Open Access

Surviving intensive care

Critical Care20037:265

https://doi.org/10.1186/cc2181

Published: 8 April 2003

Until 15 years ago the speciality of intensive care concentrated on immediate consequences, including death, and if the patient left the ICU there was little in the literature regarding the long-term sequelae. A Kings Fund Report at about that time stated that 'there is more to life than measuring death', and indeed a successful outcome was not just about 'surviving intensive care' but about getting out of hospital and returning home to a good quality of life. The idea of following up patients after ICU treatment was not something most intensivists embraced but remained the preserve of a few enthusiasts in the UK, although it is now becoming more widespread since the Audit Commission (Critical to Success) and the National Health Service Executive (Comprehensive Critical Care) published their documents during the past 4 years.

It is heartening for me to see a book on the subject edited by two eminent intensivists, one from France and the other from the USA (although originally Scottish). The book includes 25 chapters written by 48 well known authors. The editors managed to group the chapters into broad subsections. There is no cross-referencing between chapters.

I liked the mention in Chapter 1 of the appropriateness of the ICU for HIV patients in the light of new treatment regimes that have radically altered long-term outcome, and in the chapter on neuropsychological consequences of intensive care the word 'skepticism' was used (page 51) referring to any multicentre trial published without long-term data which for me fully justifies the need for following up patients after they have left the intensive care environment.

Trying to put a monetary value on the long-term consequences of surviving intensive care was the theme of Chapter 6 and is essential reading. It is my experience, however, that many patients do not receive appropriate rehabilitation care (unlike post-myocardial infarction patients), including the most basic physiotherapy interventions, once they are back in the community; this can further complicate the equation. The second subsection of the book concentrates on predictors/modifiers of long-term outcomes, and the main point that surfaces is the lack of data.

There is no doubt that we need to improve the methods by which we capture long-term ICU survival data. This is the subject of the third subsection of the book, and the point is well made that we should look to cancer research, in which a successful multidisciplinary approach has been used for 50 years, for clues to guide us in the follow up of ICU patients. The chapter in which information provided to family members is evaluated is interesting and extremely important, but it did not necessarily fit into this book.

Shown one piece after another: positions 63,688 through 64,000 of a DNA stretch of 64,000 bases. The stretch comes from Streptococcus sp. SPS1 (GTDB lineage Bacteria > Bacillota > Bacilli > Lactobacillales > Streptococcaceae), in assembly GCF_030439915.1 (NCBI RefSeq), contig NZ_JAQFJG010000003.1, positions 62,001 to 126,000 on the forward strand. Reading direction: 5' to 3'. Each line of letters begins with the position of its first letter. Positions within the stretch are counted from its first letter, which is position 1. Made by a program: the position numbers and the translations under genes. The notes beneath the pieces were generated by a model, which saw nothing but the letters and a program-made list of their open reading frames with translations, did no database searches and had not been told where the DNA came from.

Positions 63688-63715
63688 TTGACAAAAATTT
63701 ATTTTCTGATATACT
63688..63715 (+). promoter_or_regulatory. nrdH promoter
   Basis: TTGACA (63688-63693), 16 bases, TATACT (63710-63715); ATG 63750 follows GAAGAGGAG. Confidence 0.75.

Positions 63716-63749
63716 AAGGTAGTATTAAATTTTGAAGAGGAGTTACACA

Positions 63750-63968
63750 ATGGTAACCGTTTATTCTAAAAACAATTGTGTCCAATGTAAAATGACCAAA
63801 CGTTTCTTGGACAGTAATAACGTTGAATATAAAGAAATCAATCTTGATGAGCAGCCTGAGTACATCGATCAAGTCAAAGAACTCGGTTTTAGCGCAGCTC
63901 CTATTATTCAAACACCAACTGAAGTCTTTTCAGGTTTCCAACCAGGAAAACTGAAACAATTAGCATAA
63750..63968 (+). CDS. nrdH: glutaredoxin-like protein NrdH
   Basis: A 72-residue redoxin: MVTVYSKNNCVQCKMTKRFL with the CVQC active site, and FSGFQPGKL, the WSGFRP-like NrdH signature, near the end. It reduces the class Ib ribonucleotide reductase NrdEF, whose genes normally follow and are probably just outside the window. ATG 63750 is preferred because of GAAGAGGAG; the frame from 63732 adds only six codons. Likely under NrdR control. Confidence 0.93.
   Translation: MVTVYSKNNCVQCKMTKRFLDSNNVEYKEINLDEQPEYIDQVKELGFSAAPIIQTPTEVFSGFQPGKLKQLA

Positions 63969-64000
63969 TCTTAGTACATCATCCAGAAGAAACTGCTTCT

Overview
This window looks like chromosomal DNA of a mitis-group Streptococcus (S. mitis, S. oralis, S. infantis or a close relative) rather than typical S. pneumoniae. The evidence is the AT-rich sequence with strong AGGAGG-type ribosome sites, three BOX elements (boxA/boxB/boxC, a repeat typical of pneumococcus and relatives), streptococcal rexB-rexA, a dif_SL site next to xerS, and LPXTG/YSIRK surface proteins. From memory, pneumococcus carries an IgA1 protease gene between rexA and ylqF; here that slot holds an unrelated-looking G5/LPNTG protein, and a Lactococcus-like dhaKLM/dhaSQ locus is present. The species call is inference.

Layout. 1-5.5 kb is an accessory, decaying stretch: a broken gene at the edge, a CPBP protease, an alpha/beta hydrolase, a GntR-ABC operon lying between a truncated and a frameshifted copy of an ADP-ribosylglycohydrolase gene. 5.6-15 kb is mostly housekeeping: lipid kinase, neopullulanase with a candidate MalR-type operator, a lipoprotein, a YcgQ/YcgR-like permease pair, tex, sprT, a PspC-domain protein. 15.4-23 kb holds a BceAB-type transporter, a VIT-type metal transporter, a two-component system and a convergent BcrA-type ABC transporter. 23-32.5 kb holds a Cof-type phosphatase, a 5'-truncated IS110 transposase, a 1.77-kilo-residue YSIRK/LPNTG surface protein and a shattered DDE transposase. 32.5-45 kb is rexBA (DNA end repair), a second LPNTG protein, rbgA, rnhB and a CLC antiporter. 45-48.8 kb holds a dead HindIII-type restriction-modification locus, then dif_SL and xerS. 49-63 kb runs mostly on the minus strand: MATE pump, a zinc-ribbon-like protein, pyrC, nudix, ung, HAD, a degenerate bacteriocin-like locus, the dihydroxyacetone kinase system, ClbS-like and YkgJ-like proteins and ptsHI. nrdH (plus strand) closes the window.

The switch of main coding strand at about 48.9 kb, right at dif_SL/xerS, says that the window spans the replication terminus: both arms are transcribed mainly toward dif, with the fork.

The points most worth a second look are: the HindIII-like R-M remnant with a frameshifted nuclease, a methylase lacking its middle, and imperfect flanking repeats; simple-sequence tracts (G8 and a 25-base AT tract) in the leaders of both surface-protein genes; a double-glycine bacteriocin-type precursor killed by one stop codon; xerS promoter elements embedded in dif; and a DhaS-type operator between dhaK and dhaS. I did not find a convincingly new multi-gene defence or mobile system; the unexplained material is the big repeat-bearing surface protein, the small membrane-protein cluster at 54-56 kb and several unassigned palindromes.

In the last subsection of the book the need to be more proactive in modifying triage decisions to optimize triage decisions was discussed, and I was particularly glad to see one of the recommendations, namely that 'appropriate areas outside ICU should be developed for the care of terminal patients and patients requiring monitoring and not ICU care.'

The two chapters that I found the most useful were those on preventing iatrogenic complications and on the re-organising health care systems to optimise critical care outcome. If we need to improve outcomes, then we need to reduce the high incidence of medical error both within and outside ICUs; in order to achieve this, we must embrace health informatics.

Overall this is an excellent collection of papers with something for everybody involved in intensive care medicine, but I was a touch disappointed by the fact that none of the authors were nurses and that reference to ICU follow-up clinics, of which there are several well-developed ones in the UK, was minimal. I was very disappointed that the opportunity to ask a patient to contribute an account of their experience in an ICU was not grasped; maybe next time!

Abbreviations

ICU: 

intensive care unit.

Authors’ Affiliations

(1)
Director, Intensive Care, Royal Berkshire and Battle Hospitals Trust, Reading

References

  1. Angus DC, Carlet J: Surviving Intensive Care. Update in Intensive Care and Emergency Medicine 39. 2003, Berlin. Springer-Verlag, 344-ISBN 3-540-43811-4 (Hbk)Google Scholar

Copyright

© BioMed Central Ltd 2003

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